Well, maybe not years. And LL Cool J references aside, while perusing my usual news outlets this morning I've found that in the wake of what is reported to be a fresh massacre, Syria is again a common theme in the headlines (see CNN, BBC, FP). More after the jump.
I'm particularly curious about UN Secretary General Ban Ki Moon's recent comments that Syria is floating ever further toward civil war (CNN):
How many more times have we to condemn them, and how many ways must we say we are outraged?" U.N. Secretary-General Ban Ki-moon said Thursday after 10 hours of talks on Syria. "The danger of full-scale civil war is imminent and real, with catastrophic consequences for Syria and the region.
I've come across this kind of comment several times in the past few weeks, and there seems to be this perpetual sense that Syria is almost at the point of civil war. Kofi Annan does slightly better, but still seems reluctant to use the actual term (CNN):
"You could say we are drifting, if we are not already in, a sort of a civil war," he said. "All efforts are being made that, if it were to become a full-blown civil war, it doesn't spread to neighbors."
So, just what has to happen before policymakers are willing to consider Syria a civil war? This is something that political scientists have been discussing for a while, and as Erica Chenoweth at the Monkey Cage pointed out on January 15 of this year, the conflict in Syria has long passed the criteria many political scientists use to define civil war—further suggesting that it's possible that the criteria highlighted were met last summer.
I understand that there is some strategic value for policymakers in having a level of ambiguity when defining/operationalizing these concepts, as it perhaps allows them some freedom of action that might not otherwise be available if they were to follow more strictly defined criteria. By the nature of the job, many political scientists have to define these phenomena for the purposes of measurement and operationalization. We need some criteria for inclusion/exclusion if we hope to study such events in a systematic fashion. That said, Chenoweth's piece also points out that there is some variation with respect to how political scientists define civil war. Still, attempts are made to create some sort of standard by which we can attempt to identify the phenomena of interest. And while I don't mean to go too far afield here, given the recent hullabaloo over NSF funding for political science this seems like a good time to point out that even in the hard/natural sciences the standards for defining the inclusion/exclusion of certain phenomena in various fields of study are nowhere near as certain or uniform as we often pretend they are (see Richard Dawkins' discussion of how we classify members of the genus homo and its ancestors, and the sacking of Pluto from the club of planets. And do we yet really know what light is? i.e. particle, wave, electro-magnetic disturbance, etc. I really don't know on this last one.).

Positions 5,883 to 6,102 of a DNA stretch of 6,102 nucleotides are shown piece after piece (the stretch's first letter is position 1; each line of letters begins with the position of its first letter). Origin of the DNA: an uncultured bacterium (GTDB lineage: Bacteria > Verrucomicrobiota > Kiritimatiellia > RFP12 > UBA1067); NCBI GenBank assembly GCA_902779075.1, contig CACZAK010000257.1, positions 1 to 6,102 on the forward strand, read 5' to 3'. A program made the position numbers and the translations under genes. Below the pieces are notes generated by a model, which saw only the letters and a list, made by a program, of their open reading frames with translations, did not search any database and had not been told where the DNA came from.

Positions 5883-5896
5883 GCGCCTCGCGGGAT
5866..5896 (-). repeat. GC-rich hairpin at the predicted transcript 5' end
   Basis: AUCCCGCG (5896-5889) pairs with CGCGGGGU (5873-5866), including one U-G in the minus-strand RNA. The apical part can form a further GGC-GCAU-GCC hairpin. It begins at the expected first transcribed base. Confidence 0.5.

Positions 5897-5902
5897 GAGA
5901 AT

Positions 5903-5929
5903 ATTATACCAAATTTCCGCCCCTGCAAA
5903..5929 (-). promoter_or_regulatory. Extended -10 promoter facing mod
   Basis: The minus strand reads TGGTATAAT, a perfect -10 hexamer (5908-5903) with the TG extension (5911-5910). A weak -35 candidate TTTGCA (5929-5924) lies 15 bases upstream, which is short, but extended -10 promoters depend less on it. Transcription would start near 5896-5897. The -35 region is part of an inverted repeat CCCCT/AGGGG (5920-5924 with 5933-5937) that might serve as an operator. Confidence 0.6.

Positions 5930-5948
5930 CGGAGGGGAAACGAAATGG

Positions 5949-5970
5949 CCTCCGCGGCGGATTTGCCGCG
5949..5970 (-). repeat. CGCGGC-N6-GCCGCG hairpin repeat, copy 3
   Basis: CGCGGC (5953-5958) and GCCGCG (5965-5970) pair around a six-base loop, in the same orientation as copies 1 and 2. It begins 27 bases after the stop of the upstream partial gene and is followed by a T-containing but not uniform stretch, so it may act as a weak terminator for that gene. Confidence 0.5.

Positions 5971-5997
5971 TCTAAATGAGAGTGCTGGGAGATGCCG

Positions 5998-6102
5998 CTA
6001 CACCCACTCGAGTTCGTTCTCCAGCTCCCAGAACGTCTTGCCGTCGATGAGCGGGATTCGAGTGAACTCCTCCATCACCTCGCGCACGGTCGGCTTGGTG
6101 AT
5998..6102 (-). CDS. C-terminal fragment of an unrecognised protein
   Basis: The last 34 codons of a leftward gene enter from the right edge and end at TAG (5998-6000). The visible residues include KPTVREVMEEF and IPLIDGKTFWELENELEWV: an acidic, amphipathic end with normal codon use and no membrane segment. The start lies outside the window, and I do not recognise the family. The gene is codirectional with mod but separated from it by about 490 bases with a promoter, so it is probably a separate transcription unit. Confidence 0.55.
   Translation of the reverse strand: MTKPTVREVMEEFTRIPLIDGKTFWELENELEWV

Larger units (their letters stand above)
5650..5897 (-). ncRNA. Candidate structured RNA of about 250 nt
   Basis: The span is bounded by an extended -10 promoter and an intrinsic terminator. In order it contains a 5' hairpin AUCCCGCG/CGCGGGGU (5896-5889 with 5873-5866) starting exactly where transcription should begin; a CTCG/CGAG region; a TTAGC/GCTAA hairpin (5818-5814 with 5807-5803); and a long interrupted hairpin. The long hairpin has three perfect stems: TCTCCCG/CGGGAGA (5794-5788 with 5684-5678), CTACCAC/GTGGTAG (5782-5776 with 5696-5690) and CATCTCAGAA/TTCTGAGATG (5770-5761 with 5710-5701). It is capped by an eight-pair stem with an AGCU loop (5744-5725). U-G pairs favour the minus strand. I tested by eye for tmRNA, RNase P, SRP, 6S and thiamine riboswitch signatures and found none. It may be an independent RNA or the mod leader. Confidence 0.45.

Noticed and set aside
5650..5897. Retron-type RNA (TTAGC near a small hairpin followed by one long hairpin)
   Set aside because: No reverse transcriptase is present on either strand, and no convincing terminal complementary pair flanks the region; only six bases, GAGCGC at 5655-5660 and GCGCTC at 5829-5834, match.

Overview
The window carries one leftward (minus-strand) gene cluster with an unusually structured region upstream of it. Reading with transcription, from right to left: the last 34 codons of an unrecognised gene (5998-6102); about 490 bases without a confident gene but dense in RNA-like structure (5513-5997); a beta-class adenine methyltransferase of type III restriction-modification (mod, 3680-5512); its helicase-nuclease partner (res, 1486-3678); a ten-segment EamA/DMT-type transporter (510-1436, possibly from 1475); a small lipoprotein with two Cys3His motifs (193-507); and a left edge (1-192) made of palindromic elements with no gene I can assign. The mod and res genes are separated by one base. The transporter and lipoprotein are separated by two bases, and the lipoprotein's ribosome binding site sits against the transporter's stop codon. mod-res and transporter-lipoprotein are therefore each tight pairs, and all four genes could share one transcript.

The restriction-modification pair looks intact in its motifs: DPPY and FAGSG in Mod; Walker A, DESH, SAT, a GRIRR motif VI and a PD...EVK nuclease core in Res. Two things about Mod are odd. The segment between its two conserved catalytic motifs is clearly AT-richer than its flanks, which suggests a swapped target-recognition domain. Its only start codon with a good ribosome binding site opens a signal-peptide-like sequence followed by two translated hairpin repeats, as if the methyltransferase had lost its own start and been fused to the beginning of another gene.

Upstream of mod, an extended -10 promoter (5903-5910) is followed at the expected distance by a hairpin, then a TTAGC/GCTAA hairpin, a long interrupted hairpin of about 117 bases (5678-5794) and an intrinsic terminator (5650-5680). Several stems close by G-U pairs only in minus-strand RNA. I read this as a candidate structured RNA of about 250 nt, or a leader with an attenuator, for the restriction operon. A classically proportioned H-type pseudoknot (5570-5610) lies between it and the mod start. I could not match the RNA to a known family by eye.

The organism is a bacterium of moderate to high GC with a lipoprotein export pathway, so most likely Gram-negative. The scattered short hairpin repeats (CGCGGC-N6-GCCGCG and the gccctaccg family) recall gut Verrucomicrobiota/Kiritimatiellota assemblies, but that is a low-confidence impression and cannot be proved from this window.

However, just what has to happen before a general consensus is reached among policymakers that the conditions on the ground are in fact enough to merit the labeling of the Syrian crisis as a civil war? Presumably there is some political advantage to not using the term, but I remain unclear as to what that political advantage is. I really don't believe that Russia or China are somehow being more cooperative because US and UN policymakers are refraining from calling the Syrian conflict what it is, or that they may somehow be more willing to intervene. At the very least, wouldn't policymakers look slightly less feeble if they were to embrace the notion that Syria is in the midst of a civil war, thereby implying that there are at least two warring factions, rather than a mass of civilians being brutally repressed by their government? It is certainly possible that senior US, UN, Russian, Chinese, Arab League, and European officials call the Syrian conflict what it is behind closed doors, but I find this possibility to be, perhaps, even more perplexing. What am I missing here?
Lastly, does this speak to, or have any major implications for, the gap between academics and policymakers? I think perhaps one major hurdle that we face as a discipline is the broader acceptance of some kind of professional "authority" for lack of a better term. We know and accept what atoms, stars, and radiation are because "professionals" have done the research and told us. Even when Pluto ceases to be a planet, people seem to—albeit begrudgingly—accept this change. Political scientists don't seem to enjoy this kind of credibility or authority among the wider populous.